Climber Seeds

Displaying seeds 76 - 90 of 125 in total

    In the early 1990s we bred what is probably the first hybrid climbing maurandya ever produced. These incredibly fast growing plants, which possess explosive hybrid vigour, produce a wide range of large, flared, trumpet flowers in all shades of pink and red. They are perennial in warmer climates or in a well-drained sheltered spot in the UK. In addition, they make superb trailing or hanging basket specimens and are unbelievably easy to grow from cuttings. The large tuberous roots should be kept frost free in winter either in a large pot or by mulching in the garden. ... Learn More



    Very seldom offered, this rare and superb "Chilean Climbing Gazania" has twining shoots which carry soft, holly-like leaves and large, pinkish-mauve long-petalled "daisy" flowers which appear over a very long season right into the autumn. These plants make a breathtaking sight and when old, are surprisingly hardy with thick, trunk-like stems. Very, very few good viable seeds are ever collected hence the high price. ... Learn More



    From New Zealand comes this rarely-offered but absolutely gorgeous twining, woody climber, bearing all summer long, a great profusion of clusters of small perfumed white flowers with a strong, sweet fragrance. The shiny green, elliptic adult leaves are totally different from the unusual, lobed, narrow, juvenile versions. The fruit, which slowly forms through summer and autumn, is a long, thin, green, bean-like pod, which opens in late autumn to release tufted seeds which are wind dispersed. This lovely plant of antipodean cold forest margins should prove hardy in most locations, but will positively thrive on a south or west wall. ... Learn More



    A strong-growing, self-clinging vine adhering itself to supports by means of adhesive pads at the ends of leaf tendrils - commonly referred to as "Virginia Creeper". Tall-growing, reaches a height of 10-20m (1-2m of annual growth). Fully hardy, healthy and undemanding species. Green leaves turn brilliant scarlet in autumn giving a spectacular display. An excellent subject for growing over buildings and fences, but may also be trained over arbors, pergolas and various supports. Suitable for balconies. ... Learn More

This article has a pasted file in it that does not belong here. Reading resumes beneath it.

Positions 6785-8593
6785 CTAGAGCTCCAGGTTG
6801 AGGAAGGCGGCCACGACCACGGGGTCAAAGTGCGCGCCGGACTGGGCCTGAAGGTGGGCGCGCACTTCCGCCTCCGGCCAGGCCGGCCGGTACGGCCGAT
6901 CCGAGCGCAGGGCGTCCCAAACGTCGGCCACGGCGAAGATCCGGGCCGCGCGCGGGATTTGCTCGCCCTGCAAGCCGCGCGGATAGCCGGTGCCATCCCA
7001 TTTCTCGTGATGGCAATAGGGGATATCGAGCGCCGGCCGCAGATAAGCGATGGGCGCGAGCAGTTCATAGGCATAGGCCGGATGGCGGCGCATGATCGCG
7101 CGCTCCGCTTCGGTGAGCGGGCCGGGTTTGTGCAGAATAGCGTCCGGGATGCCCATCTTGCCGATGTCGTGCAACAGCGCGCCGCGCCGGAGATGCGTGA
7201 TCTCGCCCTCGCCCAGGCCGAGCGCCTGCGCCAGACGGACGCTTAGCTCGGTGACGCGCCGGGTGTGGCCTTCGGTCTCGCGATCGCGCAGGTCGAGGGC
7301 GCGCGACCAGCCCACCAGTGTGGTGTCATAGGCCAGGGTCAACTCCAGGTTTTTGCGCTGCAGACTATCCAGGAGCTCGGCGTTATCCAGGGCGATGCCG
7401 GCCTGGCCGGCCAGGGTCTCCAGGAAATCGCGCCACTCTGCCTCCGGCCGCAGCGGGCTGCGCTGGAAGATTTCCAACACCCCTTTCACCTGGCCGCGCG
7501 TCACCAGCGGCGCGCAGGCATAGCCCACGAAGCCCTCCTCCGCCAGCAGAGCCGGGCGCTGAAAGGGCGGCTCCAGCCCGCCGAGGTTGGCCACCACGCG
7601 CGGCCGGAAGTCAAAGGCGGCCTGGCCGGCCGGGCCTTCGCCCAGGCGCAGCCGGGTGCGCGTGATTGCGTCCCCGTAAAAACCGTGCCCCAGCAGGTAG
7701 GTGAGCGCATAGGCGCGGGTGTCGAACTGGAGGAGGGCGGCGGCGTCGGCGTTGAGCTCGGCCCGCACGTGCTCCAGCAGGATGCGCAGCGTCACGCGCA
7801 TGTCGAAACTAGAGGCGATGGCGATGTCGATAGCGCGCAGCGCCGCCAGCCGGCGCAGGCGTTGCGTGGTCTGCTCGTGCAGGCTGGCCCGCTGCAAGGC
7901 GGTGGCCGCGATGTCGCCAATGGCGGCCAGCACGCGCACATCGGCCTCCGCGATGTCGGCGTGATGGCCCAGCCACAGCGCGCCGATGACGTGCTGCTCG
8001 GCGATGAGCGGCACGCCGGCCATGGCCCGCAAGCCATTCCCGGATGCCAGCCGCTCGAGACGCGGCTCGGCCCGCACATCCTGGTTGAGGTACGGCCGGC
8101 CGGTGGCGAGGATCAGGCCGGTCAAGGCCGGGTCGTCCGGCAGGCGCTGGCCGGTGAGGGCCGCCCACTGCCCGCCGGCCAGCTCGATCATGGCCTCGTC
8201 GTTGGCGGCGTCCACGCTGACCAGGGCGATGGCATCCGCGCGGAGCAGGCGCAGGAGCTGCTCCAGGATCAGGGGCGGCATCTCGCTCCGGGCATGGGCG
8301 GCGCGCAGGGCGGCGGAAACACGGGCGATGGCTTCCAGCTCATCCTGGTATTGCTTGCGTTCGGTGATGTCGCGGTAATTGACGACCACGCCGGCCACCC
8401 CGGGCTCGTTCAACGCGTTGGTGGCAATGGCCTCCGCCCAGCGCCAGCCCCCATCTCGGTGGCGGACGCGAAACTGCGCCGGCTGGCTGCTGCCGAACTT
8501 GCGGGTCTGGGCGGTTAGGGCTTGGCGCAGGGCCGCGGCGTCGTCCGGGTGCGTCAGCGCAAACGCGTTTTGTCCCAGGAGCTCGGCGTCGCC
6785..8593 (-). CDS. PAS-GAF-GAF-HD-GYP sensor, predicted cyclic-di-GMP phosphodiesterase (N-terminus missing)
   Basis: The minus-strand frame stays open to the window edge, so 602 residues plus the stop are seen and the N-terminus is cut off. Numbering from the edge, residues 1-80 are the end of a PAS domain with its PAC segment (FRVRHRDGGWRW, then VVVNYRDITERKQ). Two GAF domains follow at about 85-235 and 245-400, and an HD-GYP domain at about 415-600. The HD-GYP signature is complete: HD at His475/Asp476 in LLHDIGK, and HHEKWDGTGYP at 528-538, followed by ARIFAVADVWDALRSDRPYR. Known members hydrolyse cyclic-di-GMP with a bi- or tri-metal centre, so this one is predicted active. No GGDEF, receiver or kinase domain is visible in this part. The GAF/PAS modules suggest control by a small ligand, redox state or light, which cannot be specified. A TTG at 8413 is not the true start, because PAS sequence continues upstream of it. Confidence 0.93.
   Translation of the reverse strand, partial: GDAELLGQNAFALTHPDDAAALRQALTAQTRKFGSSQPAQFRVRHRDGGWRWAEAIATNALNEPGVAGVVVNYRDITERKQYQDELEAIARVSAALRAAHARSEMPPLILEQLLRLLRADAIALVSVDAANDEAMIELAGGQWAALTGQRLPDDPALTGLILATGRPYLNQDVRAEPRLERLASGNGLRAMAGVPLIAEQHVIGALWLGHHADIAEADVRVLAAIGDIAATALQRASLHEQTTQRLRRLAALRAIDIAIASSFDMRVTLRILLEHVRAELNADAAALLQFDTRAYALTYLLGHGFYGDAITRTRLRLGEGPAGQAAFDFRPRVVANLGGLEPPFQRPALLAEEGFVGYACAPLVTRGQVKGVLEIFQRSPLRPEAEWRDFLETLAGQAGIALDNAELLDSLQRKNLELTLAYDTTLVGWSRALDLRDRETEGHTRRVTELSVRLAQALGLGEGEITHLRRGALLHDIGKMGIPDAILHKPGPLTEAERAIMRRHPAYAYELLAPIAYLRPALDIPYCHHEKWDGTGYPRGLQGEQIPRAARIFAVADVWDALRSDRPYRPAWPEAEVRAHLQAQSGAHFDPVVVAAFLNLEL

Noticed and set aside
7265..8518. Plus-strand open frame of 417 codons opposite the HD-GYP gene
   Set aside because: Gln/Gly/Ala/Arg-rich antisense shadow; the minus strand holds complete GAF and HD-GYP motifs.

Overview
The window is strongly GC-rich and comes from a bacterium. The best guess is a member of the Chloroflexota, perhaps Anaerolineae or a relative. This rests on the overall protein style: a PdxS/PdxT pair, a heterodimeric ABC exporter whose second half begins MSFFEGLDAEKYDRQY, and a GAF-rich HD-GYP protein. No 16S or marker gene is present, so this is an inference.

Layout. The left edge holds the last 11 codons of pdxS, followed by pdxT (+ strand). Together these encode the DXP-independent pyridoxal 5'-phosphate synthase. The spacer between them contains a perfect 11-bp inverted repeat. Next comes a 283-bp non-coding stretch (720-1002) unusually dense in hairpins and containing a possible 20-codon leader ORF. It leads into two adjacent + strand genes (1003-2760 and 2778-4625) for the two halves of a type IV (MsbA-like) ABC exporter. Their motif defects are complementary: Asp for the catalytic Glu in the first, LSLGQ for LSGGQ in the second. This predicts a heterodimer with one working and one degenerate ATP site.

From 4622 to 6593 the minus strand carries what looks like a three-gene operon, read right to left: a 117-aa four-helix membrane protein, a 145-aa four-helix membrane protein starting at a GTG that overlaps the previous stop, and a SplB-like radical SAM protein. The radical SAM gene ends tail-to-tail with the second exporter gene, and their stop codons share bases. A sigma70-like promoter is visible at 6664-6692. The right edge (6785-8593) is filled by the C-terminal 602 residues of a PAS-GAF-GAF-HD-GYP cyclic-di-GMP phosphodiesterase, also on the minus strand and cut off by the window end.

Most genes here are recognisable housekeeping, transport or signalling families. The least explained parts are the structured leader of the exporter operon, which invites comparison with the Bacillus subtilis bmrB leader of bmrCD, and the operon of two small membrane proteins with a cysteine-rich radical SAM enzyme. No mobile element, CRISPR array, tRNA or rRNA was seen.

One of the world's rarest and most spectacular Passion flowers, dazzling red blossoms with darker eyes, hang down on long peduncles, along its entire length before producing unique seed pods. A superb ornamental plant, it grows in highland regions in western part of South America, where it makes a climbing shrub with shoots growing up to 5m tall and in the wild it is often hummingbird pollinated. The edible, yellow ellipsoidal fruit has a sweet flavour, and it may be eaten raw or made into drinks. In cooler countries it should be grown either in a large pot or a very sheltered position outside. ... Learn More



    This lovely exotic-looking climber is quite hardy in sheltered positions where it displays its fragrant, intricately-marked, pale blue flowers in summer. This is the one that will provide fruit in the UK and cooler countries in late autumn and right into winter, when the attractive, plum-sized orange fruits appear filled with edible crunchy pips and sweet, tasty pulp. This popular plant is an RHS Award of Garden Merit winner. ... Learn More



    This vigorous climber has deeply 3-lobed leaves, climbing tendrils, and purple-centred frilly white flowers, followed by a heavy crop of purple, edible fruit. It is native to Paraguay, Brazil and parts of Argentina and although it is half hardy, it may be killed off down to the ground in hard winters, but reliably re-grows from the roots next spring. ... Learn More



    Sizeable purple-eyed, pale lemon coloured flowers smother the vines for a considerable length of time in early summer. Attractive tasty yellow fruits with a thick leathery skin, but 50% larger than the common one soon ripen. Not commonly available in supermarkets, the taste is stronger and slightly more acidic than that of the common Passiflora edulis. It is native to Southern Brazil through Paraguay to Northern Argentina and is now cultivated in all tropical areas, with stems reaching 20 to 50, or even 80 meters long when it is allowed to grow on fences or trellises, or allowed to scramble over shrubs and trees. It can also be kept as a container plant or attractive house plant in a sunny south-facing window. ... Learn More